I’m sorry your mom has experienced this, Patty. Maybe if we all remembered that we will be old one day, we might treat the elderly differently. Thank you for taking the time to read my story and comment. I appreciate it 🙂

  3. Widdershins December 15, 2011 / 11:43 PM

    Cat lady – 1, wippersnapper – 0

    • jannatwrites December 16, 2011 / 8:30 PM

      I’m sure cat lady will get a few more point in 🙂

      Thanks for reading, Widdershins!

  4. pattisj December 16, 2011 / 10:14 AM

    I could smell the place, and the meatloaf, when you opened the door. Interesting twist, and you got the point across of how the elderly are treated, from their point of view.

    • jannatwrites December 16, 2011 / 8:42 PM

      Pine-Sol and meatloaf smells yummy, right, Patti? We all change so much as we age (in appearance and behavior.) Sometimes it’s easy to forget that the person in front of us has evolved over a lifetime. Thanks for reading and sharing your comment 🙂

  5. cuhome December 16, 2011 / 12:41 PM

    I found when I was nursing that, you never know who you are talking with. Blunt, harsh reminder to me about the assumptions I think I don’t make !! Great post!

    • jannatwrites December 16, 2011 / 8:47 PM

      I think we’ve all been caught making (incorrect) assumptions at one point or another 😉 Thank you for taking the time to read and comment on my story, Cuhome!

  6. Carl D'Agostino December 16, 2011 / 3:16 PM

    “It’s time to go” WATTA HOOT!!!!!!! Brilliant, just brilliant.

    • jannatwrites December 16, 2011 / 8:49 PM

      Why, thank you, Carl 🙂 I know you don’t like to read the longer pieces, so I’m glad you decided to check it out anyway!

  7. Debbie December 17, 2011 / 9:10 AM

    Janna, this is so beautiful and realistic! Too often, I’m afraid, we don’t take time to really LOOK at and SEE other people, particularly the aged or disabled. We make assumptions because that’s easier than letting ourselves get close (with all the vulnerabilities that entails). You’ve really shown how one encounter can change a person’s outlook!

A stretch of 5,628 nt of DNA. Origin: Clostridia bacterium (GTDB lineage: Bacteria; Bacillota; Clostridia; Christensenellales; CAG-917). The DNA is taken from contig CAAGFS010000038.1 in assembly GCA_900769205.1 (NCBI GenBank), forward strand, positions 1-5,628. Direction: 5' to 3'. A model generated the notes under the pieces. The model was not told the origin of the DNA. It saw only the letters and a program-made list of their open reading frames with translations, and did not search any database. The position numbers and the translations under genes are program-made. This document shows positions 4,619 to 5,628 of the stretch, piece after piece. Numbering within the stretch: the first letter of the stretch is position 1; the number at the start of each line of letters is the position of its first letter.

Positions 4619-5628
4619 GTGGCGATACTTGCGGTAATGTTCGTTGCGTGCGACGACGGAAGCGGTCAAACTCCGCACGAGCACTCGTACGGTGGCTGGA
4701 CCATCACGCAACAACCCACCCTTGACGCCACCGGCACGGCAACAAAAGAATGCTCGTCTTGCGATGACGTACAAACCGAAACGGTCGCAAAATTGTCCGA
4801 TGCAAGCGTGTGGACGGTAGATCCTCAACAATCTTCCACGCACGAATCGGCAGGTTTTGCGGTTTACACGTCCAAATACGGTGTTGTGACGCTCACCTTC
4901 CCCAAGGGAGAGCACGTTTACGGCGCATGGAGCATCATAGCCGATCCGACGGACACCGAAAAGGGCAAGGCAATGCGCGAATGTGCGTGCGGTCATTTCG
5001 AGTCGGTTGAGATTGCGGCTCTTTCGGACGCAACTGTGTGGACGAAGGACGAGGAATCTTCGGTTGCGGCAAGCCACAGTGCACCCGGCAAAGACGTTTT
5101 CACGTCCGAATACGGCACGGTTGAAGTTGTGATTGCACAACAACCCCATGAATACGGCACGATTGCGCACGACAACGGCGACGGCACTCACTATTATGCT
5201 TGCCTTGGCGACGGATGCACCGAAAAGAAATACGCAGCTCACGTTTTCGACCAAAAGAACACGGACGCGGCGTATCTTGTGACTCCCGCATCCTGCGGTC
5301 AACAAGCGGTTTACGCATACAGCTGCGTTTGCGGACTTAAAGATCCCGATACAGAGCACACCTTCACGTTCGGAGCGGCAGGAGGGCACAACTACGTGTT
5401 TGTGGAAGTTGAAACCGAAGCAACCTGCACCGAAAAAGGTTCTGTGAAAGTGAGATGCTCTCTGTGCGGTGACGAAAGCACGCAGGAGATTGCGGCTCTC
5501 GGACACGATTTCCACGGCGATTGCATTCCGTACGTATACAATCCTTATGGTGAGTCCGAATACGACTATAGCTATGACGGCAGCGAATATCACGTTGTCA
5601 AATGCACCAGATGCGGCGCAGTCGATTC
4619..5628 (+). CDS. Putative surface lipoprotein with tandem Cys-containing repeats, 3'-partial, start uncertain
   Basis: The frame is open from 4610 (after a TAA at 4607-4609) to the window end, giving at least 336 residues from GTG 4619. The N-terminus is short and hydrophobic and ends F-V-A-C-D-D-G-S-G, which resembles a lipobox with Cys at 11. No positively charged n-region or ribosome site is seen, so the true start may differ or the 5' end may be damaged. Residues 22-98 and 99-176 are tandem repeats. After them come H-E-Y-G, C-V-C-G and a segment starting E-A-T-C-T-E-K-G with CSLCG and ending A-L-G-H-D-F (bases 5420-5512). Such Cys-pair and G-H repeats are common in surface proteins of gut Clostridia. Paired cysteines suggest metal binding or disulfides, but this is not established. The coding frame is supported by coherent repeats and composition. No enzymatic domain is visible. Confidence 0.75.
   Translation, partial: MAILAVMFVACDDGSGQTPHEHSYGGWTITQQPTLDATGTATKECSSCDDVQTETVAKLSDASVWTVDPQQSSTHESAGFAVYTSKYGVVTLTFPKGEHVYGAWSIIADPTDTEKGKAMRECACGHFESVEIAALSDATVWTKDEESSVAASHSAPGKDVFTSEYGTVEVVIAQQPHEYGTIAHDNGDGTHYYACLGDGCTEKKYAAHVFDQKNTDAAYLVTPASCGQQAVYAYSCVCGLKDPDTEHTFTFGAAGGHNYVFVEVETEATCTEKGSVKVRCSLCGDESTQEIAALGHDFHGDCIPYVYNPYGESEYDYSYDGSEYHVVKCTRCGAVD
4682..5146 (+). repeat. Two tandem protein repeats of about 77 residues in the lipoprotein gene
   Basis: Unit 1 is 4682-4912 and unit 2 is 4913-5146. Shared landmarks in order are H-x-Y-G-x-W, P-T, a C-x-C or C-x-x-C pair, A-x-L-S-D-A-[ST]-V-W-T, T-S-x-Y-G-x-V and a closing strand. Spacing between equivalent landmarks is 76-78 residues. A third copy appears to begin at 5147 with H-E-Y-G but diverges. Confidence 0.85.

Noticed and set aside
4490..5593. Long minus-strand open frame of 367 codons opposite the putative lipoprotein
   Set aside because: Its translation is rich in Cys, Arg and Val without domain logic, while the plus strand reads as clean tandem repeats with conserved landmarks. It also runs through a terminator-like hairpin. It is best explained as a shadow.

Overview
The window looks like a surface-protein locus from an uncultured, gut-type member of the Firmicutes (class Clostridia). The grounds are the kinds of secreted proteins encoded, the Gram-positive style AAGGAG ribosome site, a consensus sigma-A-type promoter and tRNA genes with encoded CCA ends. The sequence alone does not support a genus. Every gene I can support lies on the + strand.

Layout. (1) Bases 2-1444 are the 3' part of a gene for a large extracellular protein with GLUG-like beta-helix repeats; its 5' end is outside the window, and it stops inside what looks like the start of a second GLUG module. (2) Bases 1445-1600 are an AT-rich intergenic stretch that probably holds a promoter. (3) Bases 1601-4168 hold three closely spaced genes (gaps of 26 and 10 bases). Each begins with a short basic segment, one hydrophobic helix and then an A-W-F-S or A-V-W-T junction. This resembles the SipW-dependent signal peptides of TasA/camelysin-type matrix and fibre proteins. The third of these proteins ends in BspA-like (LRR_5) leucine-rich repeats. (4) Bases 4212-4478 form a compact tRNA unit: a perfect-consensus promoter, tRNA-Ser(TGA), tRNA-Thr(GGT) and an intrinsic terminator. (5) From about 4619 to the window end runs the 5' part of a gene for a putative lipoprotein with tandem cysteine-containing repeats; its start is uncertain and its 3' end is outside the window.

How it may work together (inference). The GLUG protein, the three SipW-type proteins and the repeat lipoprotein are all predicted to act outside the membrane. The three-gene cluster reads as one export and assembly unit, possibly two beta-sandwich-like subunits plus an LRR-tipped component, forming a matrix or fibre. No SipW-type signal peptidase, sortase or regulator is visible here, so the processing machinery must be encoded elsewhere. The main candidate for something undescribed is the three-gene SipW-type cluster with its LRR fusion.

• jannatwrites December 18, 2011 / 12:02 AM

      Thanks for your comment, Debbie. It would be great if the story prompted us to stop and see the value of each person, instead of just a bunch of nameless faces. I do feel bad for the elderly, beccause it seems like many just fade into the background as they age. Sad.

  8. philosophermouseofthehedge December 17, 2011 / 5:13 PM

    Very believable – both the young data collector and the residents. I guess it’s the season to reflect. Well done – so good it should be published – it might make a difference in someone’s life.

    • jannatwrites December 18, 2011 / 12:05 AM

      Thank you for the huge compliment, Mouse. I hope it does make a difference for someone 🙂

  9. J. P. Cabit December 18, 2011 / 6:54 AM

    How intriguing! The end of this made me wonder. Was Mrs. Babcock really depressed there, or was she in a state of sardonic dementia? Did the piece have a moral, or am I supposed to leave confused?

    What skill! Keep it up.

    • jannatwrites December 18, 2011 / 10:45 AM

      Mrs. Babcock was more bored than anything else. She wasn’t suffering from dementia, she was just different and her family didn’t know how to handle that.

      I didn’t write it with a moral in mind, because I don’t want to ‘preach’ a point to anyone. You’re supposed to take from it what you want, but I didn’t intend for anyone to leave confused!

      I appreciate you taking the time to read and comment, Seph 🙂

      • J. P. Cabit December 18, 2011 / 10:47 AM

        The wonderful thing about stories is that you really don’t have to have a moral in mind when you write them. You just try to write and let the story go where it wants, and the characters do what they need to do. I believe if you let a story do its thing through your fingers, eventually, if you look close enough, you can tend to read a “moral.”

        …Right?

        • jannatwrites December 18, 2011 / 8:22 PM

          Yep, sounds about right, Seph. The moral can be whatever the reader interprets it to be. Kavita has a great poetry blog and her phrase is, “how I write, is mine…how you read, is yours.” That sums it up nicely 🙂

        • J. P. Cabit December 19, 2011 / 6:01 AM

          *thumbs up* I like that!

        • jannatwrites December 19, 2011 / 9:19 PM

          Yeah, I wish I would have thought of that 🙂